Thursday, November 15, 2012

The Tales of Hans Christian Andersen

I have a friend who has contended for some years that it is unfair to attempt to psychoanalyze dead people, specifically those who died before the birth of psychoanalysis.  At the very least he has convinced me of the futility of any therapeutic value towards the dead analysand. But there are still some figures whose scabs, try as I might, I can't stop picking.  I use that metaphor to illustrate my awareness that it is a filthy habit of mine.

The painting above is of Andersen reading his story "The Angel" to a child who seems to be a bit under par at the moment.  "The Angel" is the story of an angel flying a dead child to Heaven.  I chose this picture because everything about what I've just said perfectly encapsulates the Hans Christian Andersen experience.  Aesop was wise with a morality foreign to our time and place.  The Brothers Grimm were occasionally gruesome, but more often than not simply bizarre (although Andersen's "The Red Shoes" gives them a run for their money).  Andersen, at least to me, was a testimony to an existence infused with sorrow.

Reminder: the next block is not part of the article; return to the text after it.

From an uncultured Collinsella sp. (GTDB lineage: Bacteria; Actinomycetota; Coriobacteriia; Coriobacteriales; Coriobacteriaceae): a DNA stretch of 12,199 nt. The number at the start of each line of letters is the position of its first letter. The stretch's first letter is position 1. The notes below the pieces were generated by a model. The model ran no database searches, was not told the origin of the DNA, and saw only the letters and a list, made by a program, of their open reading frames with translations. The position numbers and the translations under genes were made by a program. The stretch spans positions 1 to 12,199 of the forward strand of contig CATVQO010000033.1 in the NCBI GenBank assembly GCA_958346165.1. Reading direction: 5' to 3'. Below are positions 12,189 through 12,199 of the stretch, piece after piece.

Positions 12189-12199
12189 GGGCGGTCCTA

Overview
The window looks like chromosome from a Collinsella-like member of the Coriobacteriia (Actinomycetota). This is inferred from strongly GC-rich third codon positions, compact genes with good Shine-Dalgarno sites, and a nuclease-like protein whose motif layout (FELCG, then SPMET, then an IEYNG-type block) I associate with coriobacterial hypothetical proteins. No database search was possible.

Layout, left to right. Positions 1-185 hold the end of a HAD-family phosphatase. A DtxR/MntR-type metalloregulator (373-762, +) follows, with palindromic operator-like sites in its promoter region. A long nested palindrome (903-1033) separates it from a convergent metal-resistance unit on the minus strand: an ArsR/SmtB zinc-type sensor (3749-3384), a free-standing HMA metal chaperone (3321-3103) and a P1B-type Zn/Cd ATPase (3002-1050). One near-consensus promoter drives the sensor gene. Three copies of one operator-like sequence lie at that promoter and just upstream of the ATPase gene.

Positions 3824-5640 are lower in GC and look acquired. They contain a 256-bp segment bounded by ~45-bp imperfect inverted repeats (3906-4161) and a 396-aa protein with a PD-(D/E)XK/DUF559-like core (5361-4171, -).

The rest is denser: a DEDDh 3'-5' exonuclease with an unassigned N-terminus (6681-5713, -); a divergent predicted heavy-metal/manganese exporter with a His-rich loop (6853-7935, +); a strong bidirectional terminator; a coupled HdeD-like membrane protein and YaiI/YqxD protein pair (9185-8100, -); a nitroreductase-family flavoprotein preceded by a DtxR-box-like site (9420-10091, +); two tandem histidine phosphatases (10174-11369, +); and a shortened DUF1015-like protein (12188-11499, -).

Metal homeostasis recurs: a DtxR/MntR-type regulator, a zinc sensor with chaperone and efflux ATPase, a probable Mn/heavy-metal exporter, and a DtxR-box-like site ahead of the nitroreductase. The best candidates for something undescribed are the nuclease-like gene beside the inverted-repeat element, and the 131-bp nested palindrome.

I know.  I just did it again.

Something else I would highlight about his Tales is how good they are.  I hesitate to rank in this manner, but I thought that they were undoubtedly the highest quality work in this volume.  I would urge everyone to read them in their original form.  "The Ugly Duckling", "The Emperor's New Clothes", and "The Little Sea-Maid" are all of much higher quality than the versions that have been handed down to us by third party sources.  There are also many other tales that are just as great.  I may not be exaggerating much in saying that I found "The Garden of Paradise" to be one of my favorite children's stories of all time.

So often I hear, especially of the more ghoulish of older children's books, that modern readers find them unfit for small children.  I feel that this is wrong.  First of all, I think a sanitized fiction life is destructive and dissonant to a child in comparison to the reality that they are about to spend the rest of their lives experiencing.  I speak as one whose love life was, until comparatively recently, of nearly the same quality as that of Mr. Andersen's, a fact which I have no qualms blaming at least in part on expectations presented to children by the well intentioned people of the Walt Disney Company. 

I feel that when approaching literature for children, the question ought not be if the material is too difficult or too harsh or too frightening for the child.  Lord knows many children thrive on too difficult, harsh, and frightening.  The question ought to be, in my mind, "Is this true?"  Above all I feel that the worst thing children's literature can do is to betray the trust of a child.  And, upon reflection, I feel that this can largely be applied to adult reading as well.  Andersen, I feel, possesses the quality of truth.

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